For the last few centuries, we have been living in an era of broadcast media, but we have been switching to an era of networked media. This fundamentally alters the structure by which information flows. As networked technologies proliferate around the world, we can assume that there is a channel of distribution available to everyone and between everyone. In theory, anyone could get content to anyone else. With the barriers to distribution collapsing, what matters is not the act of distribution, but the act of consumption. Thus, the power is no longer in the hands of those who control the channels of distribution, but those who control the limited resource of attention.
At the 2009 Web 2.0 Expo, danah boyd spoke about the challenges of content distribution in an age of networks. She explained how content distribution is going from a centralized broadcast model, which dominated prior to the internet, to a decentralized network model, as exemplified by social media. Although she used the term “switch”, it is more useful to think of the shift as a transformation. It is essentially another example of how society’s mental models or conceptual organizing systems evolve over time.
In describing “how information flows differently today”, danah identified four main issues related to networked content distribution:
Democratization: Switching from a model of distribution to a model of attention is disruptive, but it is not inherently democratizing… We may be democratizing certain types of access, but we’re not democratizing attention.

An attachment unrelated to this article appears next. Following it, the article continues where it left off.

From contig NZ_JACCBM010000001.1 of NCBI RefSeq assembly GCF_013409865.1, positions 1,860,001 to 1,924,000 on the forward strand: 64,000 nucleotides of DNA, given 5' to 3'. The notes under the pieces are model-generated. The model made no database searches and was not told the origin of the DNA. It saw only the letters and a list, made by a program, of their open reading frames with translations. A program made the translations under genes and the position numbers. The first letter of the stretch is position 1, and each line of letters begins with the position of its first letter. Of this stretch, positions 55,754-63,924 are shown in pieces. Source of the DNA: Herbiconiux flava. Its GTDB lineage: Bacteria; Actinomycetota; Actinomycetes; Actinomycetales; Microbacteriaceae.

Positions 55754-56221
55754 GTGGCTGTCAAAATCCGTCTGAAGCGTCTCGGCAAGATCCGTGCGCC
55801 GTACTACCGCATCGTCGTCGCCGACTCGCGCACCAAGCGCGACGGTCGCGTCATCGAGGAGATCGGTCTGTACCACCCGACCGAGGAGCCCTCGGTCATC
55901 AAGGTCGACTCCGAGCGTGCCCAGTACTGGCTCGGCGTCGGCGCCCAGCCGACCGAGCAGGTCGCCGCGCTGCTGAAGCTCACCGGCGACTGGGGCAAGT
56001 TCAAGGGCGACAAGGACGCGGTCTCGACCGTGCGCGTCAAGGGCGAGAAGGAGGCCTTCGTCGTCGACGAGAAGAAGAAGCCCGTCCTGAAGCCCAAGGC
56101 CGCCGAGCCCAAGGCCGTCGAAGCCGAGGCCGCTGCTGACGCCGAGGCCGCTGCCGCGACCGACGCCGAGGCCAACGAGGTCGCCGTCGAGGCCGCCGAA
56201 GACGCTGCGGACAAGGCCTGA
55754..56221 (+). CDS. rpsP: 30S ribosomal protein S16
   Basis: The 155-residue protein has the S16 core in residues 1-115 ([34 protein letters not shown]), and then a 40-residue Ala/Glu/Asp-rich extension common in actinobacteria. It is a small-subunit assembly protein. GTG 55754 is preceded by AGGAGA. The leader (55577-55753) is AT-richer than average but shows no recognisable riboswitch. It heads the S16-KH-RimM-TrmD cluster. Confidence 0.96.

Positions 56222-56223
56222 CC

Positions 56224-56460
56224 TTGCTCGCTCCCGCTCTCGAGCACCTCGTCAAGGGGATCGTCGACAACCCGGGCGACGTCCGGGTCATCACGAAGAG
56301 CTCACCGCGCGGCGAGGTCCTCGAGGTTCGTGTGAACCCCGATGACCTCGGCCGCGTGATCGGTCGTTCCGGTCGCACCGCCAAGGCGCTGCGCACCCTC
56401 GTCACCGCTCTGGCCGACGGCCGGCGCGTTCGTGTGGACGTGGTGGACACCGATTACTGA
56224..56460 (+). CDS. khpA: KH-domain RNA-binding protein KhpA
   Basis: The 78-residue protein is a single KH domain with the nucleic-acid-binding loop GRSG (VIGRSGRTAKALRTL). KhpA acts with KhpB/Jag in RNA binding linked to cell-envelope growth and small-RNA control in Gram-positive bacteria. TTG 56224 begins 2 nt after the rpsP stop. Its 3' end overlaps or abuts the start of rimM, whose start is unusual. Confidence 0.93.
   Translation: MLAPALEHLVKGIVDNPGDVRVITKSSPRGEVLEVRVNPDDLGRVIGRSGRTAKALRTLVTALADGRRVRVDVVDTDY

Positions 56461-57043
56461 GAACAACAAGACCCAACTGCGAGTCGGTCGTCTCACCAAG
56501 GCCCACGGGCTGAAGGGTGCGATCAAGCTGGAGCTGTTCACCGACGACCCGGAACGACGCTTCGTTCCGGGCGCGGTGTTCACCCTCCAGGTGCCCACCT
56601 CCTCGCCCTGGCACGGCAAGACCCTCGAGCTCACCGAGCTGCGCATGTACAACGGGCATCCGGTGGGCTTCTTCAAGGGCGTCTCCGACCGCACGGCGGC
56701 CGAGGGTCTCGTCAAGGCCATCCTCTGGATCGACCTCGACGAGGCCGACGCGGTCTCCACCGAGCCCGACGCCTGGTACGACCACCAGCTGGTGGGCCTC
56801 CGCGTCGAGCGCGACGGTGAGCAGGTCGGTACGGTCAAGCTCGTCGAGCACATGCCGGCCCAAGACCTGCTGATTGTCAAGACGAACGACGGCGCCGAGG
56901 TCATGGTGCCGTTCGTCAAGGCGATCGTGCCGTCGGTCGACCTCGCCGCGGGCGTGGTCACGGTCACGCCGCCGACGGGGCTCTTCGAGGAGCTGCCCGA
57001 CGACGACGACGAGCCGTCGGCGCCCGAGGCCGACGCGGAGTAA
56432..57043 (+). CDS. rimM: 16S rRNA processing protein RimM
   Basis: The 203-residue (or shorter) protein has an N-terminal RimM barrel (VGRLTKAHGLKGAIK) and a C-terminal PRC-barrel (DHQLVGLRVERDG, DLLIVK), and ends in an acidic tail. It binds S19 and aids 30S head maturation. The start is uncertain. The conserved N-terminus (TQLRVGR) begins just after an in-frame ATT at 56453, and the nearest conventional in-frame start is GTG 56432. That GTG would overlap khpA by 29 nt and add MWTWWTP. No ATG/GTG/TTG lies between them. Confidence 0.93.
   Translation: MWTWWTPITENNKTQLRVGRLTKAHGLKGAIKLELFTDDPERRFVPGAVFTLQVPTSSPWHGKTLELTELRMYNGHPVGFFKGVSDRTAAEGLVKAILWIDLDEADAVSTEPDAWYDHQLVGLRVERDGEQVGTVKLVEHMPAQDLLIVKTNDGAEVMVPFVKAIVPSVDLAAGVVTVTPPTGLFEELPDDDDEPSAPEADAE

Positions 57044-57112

Stimulation: People consume content that stimulates their mind and senses… This is not always the “best” or most informative content, but that which triggers a reaction
Homophily: In a networked world, people connect to people like themselves. What flows across the network flows through edges of similarity.
Power: [In a networked culture] Power is about being able to command attention, influence others’ attention, and otherwise traffic in information… there is also power in being the person spreading the content.
We could relate each of these issues to organizational systems in general and the flow of information, influence, or other resources through any network. From that point of view, boyd’s observations take on additional meaning and highlight the value of attention in cognition and learning.
Her work also explores the relationships among producing, distributing, and consuming content, and the ways in which technology is transforming those relationships. This, too, may inform and be informed by a systems perspective of cognition.
Streams of content, limited attention: The flow of information through social media (transcript) | danah boyd